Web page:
Int: the optional non-negative number of full moves (one by each player)
after which killer-moves are retired; https://chessprogramming.wikispaces.com/Killer+Move
. If unspecified, killer-moves won’t even be recorded.
N.B.: this is highly effective up to about 3, beyond which returns diminish.
Killer-moves are used to dynamically sort the moves available from a position,
based on whether similar moves previously triggered beta-cutoff; https://chessprogramming.wikispaces.com/Beta-Cutoff
- trapRepeatedPositions: whether to short-circuit the fitness-evaluation of
positions which have been visited before in the current game; https://chessprogramming.wikispaces.com/Repetitions
. These situations result from loops of consecutive reversible moves, in
the move-tree which defines the game of chess. The fitness of such positions
can be derived by induction, since were one to search from this position,
one would ultimately arrive back another time, so the fitness of this future
position equals the current fitness.
N.B.: this doesn’t typically improve performance in either space or time.
whether an automated player should plan their next move, based on a prediction
of the opponent’s response, & thus make use their opponent’s thinking-time;
- transpositions: these
can be used to reorder the evaluation of moves, based on the results previously
found for identical positions in sibling games reached by an alternative
sequence of arbitrary moves; https://chessprogramming.wikispaces.com/Transposition
number of full moves (one by each player) after which transpositions are
retired. N.B.: this is highly effective at about 1, beyond which returns diminish.|
search-depth beneath which transpositions are not recorded. When the remaining
search-depth is low, the potential gain from finding a recorded transposition
of the current position, doesn’t justify the effort. N.B.: this is most effective
at about 2.|
to attempt to exactly match the moves already made, with a standard opening;
i.e. without matching transpositions.|
to attempt to join the current position (irrespective of the means by which
it was achieved) to a standard opening that’s only one move away.|
to attempt to match a colour-flipped (https://chessprogramming.wikispaces.com/Color+Flipping)
version of the current position with a standard opening.|
- searchDepth Int,
defaulting to "4" (minimum "1"): the number of plies (half moves) to search
ahead, when selecting the next move. This is defined for each of zero, one
or two logical colours, corresponding to the players; it is the absence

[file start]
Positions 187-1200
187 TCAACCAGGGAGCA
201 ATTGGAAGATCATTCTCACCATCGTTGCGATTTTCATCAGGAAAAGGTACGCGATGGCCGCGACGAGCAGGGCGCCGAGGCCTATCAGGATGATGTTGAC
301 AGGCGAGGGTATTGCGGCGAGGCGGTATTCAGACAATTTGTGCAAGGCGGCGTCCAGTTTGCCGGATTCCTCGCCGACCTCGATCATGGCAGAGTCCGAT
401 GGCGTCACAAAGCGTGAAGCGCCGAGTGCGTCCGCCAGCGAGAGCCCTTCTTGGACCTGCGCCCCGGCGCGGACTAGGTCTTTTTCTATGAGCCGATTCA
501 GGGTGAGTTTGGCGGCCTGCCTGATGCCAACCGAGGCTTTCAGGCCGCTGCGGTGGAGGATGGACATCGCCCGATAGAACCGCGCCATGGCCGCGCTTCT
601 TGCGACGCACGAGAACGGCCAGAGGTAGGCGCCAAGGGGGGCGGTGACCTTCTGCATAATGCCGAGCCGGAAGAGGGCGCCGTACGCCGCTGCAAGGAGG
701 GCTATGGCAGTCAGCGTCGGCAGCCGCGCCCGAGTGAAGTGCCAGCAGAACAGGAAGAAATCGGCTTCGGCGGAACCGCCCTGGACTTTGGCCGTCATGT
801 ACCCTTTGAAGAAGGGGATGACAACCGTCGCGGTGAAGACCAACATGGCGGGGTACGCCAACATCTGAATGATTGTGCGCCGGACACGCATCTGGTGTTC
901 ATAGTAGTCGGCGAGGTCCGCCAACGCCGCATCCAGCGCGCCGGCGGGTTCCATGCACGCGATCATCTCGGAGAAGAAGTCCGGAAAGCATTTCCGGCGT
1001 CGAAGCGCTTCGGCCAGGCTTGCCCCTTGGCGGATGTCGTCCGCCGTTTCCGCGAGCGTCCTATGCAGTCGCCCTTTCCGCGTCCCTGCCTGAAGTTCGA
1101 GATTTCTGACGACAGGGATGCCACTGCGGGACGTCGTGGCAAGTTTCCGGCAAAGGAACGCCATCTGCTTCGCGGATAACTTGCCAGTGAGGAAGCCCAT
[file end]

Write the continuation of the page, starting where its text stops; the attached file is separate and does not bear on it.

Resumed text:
of any specification, from which the application infers manual move-selection.
This value can be changed dynamically, see "set searchDepth" in section-1
of the man-pages.
CAVEAT: the space & time complexity of the application are exponentially
related to this quantity.
- maximumPGNNames Int: the optional maximum number
of names, with which to annotate moves matching games from the configured
- pgnOptions: these options allow one to reference PGN-databases,
which the application can leverage during move-selection; https://en.wikipedia.org/wiki/Portable_Game_Notation
path in the local file-system, to a PGN-database.|
number of half moves, for an archived game to be considered valuable.|
the recorded move-numbers are accurate.|
to validate all the moves. In the absence of validation, PGN-databases can
be read faster, but the consequence of reading invalid moves is unpredictable.
This option is required to read games which continued after a draw can
|identificationTags||String||The PGN-field(s) from which to construct
a composite identifier for a game.|
- persistence: these options govern how
the application persists its state, so that a game may span multiple sessions.
file in which game-state will be persisted.|
the game-state is automatically saved.|
"ioOptions" has a sub-section "uiOptions",
which defines the user-interface.
Written by Dr. Alistair Ward.
Copyright © 2018 Dr.
- moveNotation (Coordinate|ICCFNumeric|Smith),
defaulting to "Smith"; https://en.wikipedia.org/wiki/Chess_notation
expected syntax used to define a move. This application also understands
Standard Algebraic notation, but it is only used to read the PGN-databases
used to define standard openings.
- printMoveTree Int. Print the tree of all
possible moves in the configured notation, truncated to the specified depth.
The forest of moves available at each node, is sequentially sorted according
to; preferMovesTowardsCentre, sortOnStandardOpeningMoveFrequency, captureMoveSortAlgorithm;
since the sort-algorithm is stable, the relative order of moves which compare
equal, remains unchanged. The fitness of each move, from the perspective
of the player of the move, is also printed to the configured number of
decimal places; see nDecimalDigits. See "--printMoveTree" in section-1 of the
- nDecimalDigits Int, defaulting to "3". Defines the precision with
which fractional ancillary data is displayed.
- verbosity (Silent|Normal|Verbose|Deafening),
defaulting to "Normal": defines the quantity of ancillary output required.
See "--verbosity" in section-1 on the man-pages.
- boardMagnification: the size-multiplier
used when rendering the board.
horizontal magnification of the board-image.|
- colourScheme: defines the physical
colour of each component of the display.
This program is free software: you can redistribute it and/or
modify it under the terms of the GNU General Public License as published
by the Free Software Foundation, either version 3 of the License, or (at
your option) any later version.
This program is distributed in the hope
that it will be useful, but WITHOUT ANY WARRANTY; without even the implied
warranty of MERCHANTABILITY or FITNESS FOR A PARTICULAR PURPOSE. See the
GNU General Public License for more details.
You should have received a
copy of the GNU General Public License along with this program. If not,